Pleasant Pastimes

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Status: Finished  |  Genre: Humor  |  House: Booksie Classic
An office man takes pleasure in giving each of his coworkers secret nicknames which summarize their worst quality. A little scare makes him reevaluate his own nickname.

Submitted: July 25, 2016

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Submitted: July 25, 2016

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Ross looked down at his own list of bullet points to have been included in the memo to the roofing company. He knew them well, had written them himself. He turned his attention to the actual memo, written up by {Woeful Incompetence}. The list was on the second page. The important one to include was the reimbursement for the botched insulation. That’s the one that had to be on the memo.

He scanned the list of items.

He scanned the list of items again.

It wasn’t there, no mention of insulation, not even a vague allusion to “further reimbursements due to inadequate workmanship”.

Ross removed his glasses, pressed his palms into his eye sockets, made his hourly plea to the Higher Power to save him, deliver him from the complete imbeciles of his work place. He could hear them all through the thin dividers of the office, hear them like a colony of ants marching through the walls. He could hear the soft murmurs as they interacted with each other, made imbecilic small talk, made moronic jokes, avoided doing work at all cost. Some of them Ross knew with surety did no work on the average work day. During the three years Ross had been with the company, he had entered Rick’s ({ADD}) cubicle five times, and each of those times, {ADD} had quickly minimized his web browser, a fraction of a second after Ross had caught sight of a picture of a topless model rolling around on a sandy beach. The web browser was quickly replaced by an Excel spreadsheet, followed by {ADD} leaning back in his chair, swinging around to face Ross, heaving a sign of exhausted fatigue brought on by the sheer amount of Herculean effort that he always put towards his job.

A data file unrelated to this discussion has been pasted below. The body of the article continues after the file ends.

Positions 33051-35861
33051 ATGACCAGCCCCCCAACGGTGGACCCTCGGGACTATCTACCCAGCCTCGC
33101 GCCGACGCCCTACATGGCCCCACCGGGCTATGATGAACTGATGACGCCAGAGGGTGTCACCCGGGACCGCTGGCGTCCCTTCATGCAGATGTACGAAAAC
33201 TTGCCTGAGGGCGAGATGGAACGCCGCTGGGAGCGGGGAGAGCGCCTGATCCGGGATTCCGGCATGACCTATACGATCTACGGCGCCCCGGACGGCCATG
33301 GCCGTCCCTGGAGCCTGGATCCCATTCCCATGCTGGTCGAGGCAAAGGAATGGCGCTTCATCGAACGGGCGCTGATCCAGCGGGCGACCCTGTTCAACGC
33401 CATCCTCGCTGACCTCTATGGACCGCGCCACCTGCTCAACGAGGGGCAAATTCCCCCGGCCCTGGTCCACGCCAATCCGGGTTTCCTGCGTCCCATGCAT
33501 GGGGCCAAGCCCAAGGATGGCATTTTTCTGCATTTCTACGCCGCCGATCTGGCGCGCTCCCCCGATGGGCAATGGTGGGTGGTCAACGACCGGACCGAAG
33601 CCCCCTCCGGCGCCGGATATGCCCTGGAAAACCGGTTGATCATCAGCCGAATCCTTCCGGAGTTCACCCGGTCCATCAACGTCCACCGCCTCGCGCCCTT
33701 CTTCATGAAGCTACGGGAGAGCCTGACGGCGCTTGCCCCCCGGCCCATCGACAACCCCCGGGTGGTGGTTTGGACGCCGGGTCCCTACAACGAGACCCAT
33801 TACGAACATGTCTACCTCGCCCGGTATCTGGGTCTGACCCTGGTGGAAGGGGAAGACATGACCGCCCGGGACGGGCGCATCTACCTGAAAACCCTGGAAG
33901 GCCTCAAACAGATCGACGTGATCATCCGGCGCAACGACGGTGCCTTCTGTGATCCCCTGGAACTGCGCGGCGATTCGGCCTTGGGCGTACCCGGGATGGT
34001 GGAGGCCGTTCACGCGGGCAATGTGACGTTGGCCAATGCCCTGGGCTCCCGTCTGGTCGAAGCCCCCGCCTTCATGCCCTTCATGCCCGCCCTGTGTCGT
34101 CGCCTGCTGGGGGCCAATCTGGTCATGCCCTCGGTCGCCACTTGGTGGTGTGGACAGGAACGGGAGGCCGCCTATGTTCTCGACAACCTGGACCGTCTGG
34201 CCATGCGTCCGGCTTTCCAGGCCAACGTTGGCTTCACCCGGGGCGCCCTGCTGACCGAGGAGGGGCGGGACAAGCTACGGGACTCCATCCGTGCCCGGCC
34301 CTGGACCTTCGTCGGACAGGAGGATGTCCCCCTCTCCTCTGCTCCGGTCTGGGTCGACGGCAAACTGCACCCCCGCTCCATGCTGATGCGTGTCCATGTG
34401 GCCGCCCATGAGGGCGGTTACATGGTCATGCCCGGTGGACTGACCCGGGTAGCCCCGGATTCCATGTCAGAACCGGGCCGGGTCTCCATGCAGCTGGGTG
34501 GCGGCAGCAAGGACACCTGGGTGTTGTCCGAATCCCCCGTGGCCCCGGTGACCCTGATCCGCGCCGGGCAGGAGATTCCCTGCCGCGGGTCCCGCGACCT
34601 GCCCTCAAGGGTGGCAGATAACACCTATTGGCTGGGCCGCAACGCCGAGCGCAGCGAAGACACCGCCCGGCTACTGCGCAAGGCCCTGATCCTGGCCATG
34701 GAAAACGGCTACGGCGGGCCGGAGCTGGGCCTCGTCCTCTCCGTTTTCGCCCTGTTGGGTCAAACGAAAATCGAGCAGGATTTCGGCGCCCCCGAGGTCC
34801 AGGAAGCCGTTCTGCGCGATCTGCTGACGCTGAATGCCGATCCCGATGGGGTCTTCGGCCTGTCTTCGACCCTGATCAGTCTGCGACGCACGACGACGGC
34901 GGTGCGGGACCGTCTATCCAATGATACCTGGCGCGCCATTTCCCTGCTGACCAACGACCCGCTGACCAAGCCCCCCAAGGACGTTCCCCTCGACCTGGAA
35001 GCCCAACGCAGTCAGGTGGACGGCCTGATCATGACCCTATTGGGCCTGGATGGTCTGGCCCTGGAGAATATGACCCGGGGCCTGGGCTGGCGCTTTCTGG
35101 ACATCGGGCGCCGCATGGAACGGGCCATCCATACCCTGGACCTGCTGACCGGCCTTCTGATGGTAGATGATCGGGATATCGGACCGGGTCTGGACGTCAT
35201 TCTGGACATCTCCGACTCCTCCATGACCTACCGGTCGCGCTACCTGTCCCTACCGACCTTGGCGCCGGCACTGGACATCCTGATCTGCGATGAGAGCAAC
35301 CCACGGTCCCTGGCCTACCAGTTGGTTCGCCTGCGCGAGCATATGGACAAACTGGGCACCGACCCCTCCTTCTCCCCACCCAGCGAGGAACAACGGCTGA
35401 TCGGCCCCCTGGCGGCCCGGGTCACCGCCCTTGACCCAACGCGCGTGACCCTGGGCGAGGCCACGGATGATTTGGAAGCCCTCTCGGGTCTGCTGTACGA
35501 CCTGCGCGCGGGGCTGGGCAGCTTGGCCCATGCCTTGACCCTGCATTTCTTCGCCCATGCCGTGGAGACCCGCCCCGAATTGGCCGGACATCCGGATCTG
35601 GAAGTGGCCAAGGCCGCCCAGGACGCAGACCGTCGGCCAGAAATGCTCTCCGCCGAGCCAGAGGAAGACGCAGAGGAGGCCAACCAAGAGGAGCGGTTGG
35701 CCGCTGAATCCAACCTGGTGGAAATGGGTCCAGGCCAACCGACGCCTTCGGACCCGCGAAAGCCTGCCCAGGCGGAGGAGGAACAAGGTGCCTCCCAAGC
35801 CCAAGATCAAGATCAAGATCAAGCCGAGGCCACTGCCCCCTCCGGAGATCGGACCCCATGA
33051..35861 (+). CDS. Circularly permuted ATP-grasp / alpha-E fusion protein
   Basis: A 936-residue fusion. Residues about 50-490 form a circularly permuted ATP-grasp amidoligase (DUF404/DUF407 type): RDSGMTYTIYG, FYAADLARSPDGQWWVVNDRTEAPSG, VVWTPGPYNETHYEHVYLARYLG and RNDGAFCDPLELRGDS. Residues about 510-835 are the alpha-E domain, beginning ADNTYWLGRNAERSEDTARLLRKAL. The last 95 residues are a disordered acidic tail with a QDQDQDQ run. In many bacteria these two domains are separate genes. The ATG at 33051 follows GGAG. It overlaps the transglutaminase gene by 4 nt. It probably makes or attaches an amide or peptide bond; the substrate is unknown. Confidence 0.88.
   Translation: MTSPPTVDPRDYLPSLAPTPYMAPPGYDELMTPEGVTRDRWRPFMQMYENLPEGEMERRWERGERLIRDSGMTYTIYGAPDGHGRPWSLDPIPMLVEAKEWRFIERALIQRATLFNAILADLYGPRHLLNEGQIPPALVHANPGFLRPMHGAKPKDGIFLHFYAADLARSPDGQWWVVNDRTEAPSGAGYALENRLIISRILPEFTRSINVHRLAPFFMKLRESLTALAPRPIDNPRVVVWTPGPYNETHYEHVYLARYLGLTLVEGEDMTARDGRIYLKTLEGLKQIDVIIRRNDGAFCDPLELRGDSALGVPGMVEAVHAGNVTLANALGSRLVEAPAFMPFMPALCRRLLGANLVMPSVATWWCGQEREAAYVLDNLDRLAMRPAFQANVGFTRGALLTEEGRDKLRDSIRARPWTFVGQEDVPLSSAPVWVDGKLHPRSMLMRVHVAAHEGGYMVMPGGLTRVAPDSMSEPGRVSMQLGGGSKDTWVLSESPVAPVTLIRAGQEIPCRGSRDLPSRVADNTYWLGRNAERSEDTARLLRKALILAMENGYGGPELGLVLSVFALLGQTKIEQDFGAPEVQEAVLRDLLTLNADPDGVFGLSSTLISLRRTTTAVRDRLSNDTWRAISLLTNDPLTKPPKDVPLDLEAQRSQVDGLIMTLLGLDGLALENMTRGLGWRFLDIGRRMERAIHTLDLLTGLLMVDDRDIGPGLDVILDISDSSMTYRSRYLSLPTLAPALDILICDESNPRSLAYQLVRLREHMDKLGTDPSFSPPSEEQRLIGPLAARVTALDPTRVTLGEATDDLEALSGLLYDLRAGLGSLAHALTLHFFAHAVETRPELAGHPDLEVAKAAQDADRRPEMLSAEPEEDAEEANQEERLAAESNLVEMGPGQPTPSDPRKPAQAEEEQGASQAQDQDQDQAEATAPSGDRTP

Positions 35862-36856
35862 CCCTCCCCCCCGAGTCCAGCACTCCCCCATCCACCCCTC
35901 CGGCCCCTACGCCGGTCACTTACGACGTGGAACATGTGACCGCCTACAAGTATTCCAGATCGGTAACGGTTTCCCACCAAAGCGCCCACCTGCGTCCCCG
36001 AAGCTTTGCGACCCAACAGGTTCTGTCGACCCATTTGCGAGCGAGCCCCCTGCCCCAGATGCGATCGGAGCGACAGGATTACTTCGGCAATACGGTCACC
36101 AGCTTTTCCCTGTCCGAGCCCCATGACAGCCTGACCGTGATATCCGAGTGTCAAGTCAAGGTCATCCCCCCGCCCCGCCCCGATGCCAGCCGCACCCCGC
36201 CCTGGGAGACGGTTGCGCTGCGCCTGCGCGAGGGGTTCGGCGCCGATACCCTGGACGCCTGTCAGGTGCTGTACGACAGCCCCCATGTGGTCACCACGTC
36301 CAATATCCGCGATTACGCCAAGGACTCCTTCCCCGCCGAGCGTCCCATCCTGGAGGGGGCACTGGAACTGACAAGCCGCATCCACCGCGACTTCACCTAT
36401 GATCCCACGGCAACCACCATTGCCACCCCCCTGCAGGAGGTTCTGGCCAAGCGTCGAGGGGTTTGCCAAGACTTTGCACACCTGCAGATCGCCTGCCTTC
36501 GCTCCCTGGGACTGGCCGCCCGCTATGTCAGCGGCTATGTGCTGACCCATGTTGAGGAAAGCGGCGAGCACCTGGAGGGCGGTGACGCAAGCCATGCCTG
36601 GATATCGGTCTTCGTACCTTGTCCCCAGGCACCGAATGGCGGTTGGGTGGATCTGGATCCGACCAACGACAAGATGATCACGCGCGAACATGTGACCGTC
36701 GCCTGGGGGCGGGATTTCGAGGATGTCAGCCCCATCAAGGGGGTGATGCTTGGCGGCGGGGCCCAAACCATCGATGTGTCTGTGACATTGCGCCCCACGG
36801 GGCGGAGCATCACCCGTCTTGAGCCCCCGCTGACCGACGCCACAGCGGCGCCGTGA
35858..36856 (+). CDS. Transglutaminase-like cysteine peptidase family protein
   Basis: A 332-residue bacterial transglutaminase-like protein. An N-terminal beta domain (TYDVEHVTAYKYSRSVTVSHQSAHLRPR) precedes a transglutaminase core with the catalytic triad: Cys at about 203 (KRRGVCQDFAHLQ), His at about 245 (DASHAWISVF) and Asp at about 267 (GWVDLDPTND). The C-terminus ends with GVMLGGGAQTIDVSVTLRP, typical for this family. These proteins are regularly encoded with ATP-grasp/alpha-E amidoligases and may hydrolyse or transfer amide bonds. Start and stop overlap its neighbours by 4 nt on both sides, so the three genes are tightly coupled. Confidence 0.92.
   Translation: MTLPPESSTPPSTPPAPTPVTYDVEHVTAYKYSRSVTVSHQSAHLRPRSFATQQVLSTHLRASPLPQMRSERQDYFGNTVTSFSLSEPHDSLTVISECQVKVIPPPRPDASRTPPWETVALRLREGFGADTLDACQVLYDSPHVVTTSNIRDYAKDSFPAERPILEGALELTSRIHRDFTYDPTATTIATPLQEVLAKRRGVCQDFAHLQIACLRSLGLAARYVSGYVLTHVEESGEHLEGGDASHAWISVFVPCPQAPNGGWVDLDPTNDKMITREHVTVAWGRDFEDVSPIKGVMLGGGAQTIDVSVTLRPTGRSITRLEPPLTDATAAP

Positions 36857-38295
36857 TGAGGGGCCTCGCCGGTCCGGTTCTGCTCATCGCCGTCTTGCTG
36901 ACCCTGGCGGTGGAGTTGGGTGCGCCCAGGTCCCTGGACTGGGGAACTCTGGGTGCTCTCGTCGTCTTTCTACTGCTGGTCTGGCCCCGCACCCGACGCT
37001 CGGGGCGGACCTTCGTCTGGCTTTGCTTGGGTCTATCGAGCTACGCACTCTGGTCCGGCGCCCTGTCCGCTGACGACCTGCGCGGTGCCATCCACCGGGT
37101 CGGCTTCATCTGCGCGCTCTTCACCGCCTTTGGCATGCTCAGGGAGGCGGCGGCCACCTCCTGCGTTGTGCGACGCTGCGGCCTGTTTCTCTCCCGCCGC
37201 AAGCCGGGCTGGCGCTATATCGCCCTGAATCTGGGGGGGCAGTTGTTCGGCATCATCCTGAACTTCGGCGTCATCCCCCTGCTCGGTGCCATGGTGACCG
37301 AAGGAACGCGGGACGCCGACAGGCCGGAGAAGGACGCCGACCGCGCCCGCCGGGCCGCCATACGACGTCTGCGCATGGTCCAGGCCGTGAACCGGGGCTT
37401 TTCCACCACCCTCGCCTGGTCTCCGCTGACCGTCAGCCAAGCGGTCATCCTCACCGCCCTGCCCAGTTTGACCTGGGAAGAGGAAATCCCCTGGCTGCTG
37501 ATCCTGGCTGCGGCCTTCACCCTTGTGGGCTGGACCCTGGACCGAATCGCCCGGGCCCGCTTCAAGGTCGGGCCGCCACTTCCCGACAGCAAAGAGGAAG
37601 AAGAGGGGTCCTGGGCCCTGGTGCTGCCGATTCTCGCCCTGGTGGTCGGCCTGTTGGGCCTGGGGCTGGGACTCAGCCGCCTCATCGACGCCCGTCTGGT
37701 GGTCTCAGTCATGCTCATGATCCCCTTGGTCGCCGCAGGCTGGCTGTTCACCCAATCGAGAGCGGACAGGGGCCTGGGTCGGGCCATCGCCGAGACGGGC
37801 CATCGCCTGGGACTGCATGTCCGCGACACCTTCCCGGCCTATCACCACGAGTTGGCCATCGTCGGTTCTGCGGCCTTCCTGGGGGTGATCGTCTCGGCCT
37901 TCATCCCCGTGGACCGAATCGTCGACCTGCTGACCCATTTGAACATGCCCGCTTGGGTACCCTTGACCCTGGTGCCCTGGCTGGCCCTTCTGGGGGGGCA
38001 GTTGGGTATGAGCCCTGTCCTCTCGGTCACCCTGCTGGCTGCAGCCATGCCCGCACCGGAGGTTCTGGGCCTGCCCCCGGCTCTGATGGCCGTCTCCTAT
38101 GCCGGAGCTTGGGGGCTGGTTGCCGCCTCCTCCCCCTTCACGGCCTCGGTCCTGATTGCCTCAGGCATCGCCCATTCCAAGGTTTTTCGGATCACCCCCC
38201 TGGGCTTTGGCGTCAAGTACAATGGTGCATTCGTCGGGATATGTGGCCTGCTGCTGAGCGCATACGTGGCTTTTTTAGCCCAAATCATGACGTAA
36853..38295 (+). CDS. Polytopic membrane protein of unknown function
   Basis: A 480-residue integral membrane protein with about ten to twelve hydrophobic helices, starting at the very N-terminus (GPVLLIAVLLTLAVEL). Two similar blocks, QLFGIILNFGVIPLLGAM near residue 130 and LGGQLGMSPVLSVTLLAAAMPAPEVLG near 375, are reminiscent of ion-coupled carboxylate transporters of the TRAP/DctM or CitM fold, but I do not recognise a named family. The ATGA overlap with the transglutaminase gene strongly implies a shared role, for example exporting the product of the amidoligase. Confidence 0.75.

What bullshit.

From the moment Ross entered the building at 7:45 in the morning to when he left at 6:00, he worked, did what he was being paid to do. Never did he falter from his duties, as he reasoned that doing anything other than work while on the clock, when you had an hourly wage, was basically theft. Ross held high moral standards.

Perhaps the only amusing distraction he partook in started a few months ago, when he began labeling each and every one of his coworkers with their most annoying quality.

For example, Rick-who-was-always-looking-at-softcore-pornography was {ADD}. Ross’s two neighbors on his left and right were {Loud Chewer} and {Early Onset of Dementia}. The former caused him particular grief every lunchtime, when he would unpack his soggy roast beef sandwich, peel back his lips like a horse, and dig in, broadcasting each chomp to the entire office. Also, to the credit of his superiors, they were certainly holding the OUT door open for {Early Onset of Dementia}, who was now almost the least productive employee.